Start with a charming Taipei river suburb as your soup base, add equal parts college-town youth vibe and oceanside-boardwalk festivity. Toss in a healthy sea breeze and a hefty dash of old-world colonial architecture and you have got Danshui. Possibly among the coolest, and most unique, hangout spots in Taipei.
The long and storied history of this once-important fishing village has been shaped primarily by its geographical position at a place where the Danshui River meets the Taiwan Straits. Danshui was initially settled by the Ketagalan tribe, then at various times by the Spanish, Dutch, Japanese and the Han Chinese. By the mid-19th century Danshui was a bustling port city thanks to its natural harbor, and it boasted a sizeable foreign population and even a British embassy.
By the end of the 19th century, Danshui’s importance as a port had waned, and once Taiwan reverted to Chinese control after WWII, the town slowly settled into a comfortable position as farthest suburb of a major metropolis. With the opening of the Danshui line of the Taipei MRT in 1998, this town suddenly found itself as a popular weekend travel destination for locals and traveling visitors alike. Now in 2010, Danshui will be the most memorable destination in our Taipei trip.
After taking the MRT all the way to the Danshui terminal station, we walked towards the centre of town. The river front is on our left, while the town gradually slopes up the hills towards Tamkang University on the right.
Just 2 minutes north from the station is the famous Gongming Street and the waterfront pedestrian plaza. Gongming Street, is also known as Danshui Old Street and is lined with shops and food stalls. A few shops down the street, we saw this shop called “Believe It Or Not” (信不信由你), which more than caught our attention with a huge gorilla and Terracotta warrior flanking both sides of the shop front. A giant shark also looked down on passer-bys from above the shop.
Curious as cats, we paid the NT59 entrance fee and walked in with excitement. What followed was more than an eyeful of exhibits. Bizarre, weird, curious, unbelievable, fetish, stomach-turning… actually words can’t fully describe the exhibits there.
Yes! Unlike other museums (read NPM), we were more than welcomed to take photos here. So the above just for your viewing pleasure!
Gongming Street runs parallel to a the river-side promenade, which, though lacking an actual boardwalk, still manages to have a boardwalk vibe thanks to its seafood restaurants, outdoor seating, carnival amusements, but with just a couple of shrines to let you know you’re still in Taiwan. From a harbor along the promenade, you can actually catch a ferry across the river to Bali (八里) and the Guanyinshan (觀音山) area, or upriver to Danshui’s newly renovated Fisherman’s Wharf (淡水漁人碼頭).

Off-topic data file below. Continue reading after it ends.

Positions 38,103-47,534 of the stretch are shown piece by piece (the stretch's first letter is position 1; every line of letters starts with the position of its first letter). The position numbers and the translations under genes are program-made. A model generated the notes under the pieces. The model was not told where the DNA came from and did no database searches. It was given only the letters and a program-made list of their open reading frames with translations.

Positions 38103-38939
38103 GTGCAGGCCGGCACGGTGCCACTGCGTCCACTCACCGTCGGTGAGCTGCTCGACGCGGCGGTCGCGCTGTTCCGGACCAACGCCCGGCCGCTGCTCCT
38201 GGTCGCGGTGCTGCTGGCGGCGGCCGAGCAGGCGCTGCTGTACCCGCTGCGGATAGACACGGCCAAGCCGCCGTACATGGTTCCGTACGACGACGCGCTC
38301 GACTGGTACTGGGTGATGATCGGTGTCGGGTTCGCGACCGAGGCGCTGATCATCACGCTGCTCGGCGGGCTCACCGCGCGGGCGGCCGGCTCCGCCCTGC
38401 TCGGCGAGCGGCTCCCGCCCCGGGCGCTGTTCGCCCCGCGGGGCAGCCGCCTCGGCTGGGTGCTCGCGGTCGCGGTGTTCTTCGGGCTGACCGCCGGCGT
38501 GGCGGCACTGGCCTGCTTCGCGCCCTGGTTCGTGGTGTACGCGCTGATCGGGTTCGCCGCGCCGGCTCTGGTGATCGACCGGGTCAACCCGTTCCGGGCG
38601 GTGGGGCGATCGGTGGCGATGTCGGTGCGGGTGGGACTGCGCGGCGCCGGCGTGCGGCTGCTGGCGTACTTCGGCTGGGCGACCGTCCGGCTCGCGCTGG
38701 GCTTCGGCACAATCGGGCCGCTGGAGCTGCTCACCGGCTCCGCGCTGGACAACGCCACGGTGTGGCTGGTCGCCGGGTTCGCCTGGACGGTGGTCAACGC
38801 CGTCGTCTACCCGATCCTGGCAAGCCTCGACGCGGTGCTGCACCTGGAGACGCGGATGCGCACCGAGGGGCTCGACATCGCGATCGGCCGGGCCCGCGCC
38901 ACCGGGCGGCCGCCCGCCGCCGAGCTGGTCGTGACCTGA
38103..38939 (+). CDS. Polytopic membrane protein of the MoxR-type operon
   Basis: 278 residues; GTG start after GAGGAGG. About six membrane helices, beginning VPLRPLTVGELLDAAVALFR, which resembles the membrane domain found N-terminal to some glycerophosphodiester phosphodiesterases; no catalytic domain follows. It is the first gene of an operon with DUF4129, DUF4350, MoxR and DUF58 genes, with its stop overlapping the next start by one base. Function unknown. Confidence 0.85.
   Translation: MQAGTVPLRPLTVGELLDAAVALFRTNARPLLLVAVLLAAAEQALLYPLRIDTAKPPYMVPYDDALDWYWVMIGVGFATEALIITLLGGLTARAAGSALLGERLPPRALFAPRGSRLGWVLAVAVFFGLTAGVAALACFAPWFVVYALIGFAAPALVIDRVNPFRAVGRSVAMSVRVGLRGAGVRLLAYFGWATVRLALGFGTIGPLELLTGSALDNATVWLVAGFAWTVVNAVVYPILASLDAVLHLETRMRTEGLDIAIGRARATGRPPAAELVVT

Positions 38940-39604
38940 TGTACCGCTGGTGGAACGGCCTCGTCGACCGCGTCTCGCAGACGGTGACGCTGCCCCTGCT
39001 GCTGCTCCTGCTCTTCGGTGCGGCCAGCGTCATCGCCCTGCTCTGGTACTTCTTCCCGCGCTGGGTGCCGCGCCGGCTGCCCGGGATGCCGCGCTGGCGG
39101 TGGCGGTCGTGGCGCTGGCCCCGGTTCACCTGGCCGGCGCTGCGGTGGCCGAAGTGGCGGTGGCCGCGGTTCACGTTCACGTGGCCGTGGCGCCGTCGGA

Fisherman’s Wharf is where we wanted to visit that night. However, we did not take the more common ferry mode of transportation.
We love a good workout, especially when there is good reason for one, and when we saw the gleaming rides outside the front of the bicycle shop, we just couldn’t resist. Rental of the regular bicycles cost NT50 to NT100, but we opted for the NT150 tandem bicycle.
For the uninitiated, tandem bicycle riding is much more difficult than it looks. The wheel base is extremely long, making small turns impossible and balancing a coordinated effort by both cyclists. Everest joked that I was a slave driver because I gave out “orders” to pedal when we needed the momentum to get the bicycle moving from stationary. I was careful to point out to her that I had the tougher job of using my arms to steady the bicycle, steering it, and keeping all our knees and elbows from having a painful encounter with the ground!
Midway towards Fisherman’s wharf, we cycled over a bridge and through swarms of flying bugs. That has got to be one of the most memorable experiences of the journey, with all the bugs flying into our faces. You can see this in our video below!
Fisherman’s Wharf is a great place to drink beer while watching the night scenery over the Taiwan Straits after we’ve exhausted ourselves walking and cycling around Danshui.
Nearest Metro Station: Danshui 淡水站
Two-wheels gets our endorsement as the perfect way to explore Danshui efficiently and independently. Just watch out for the sometimes random traffic and keep your mouths closed while cycling through the swarms of flying bugs along the bridge!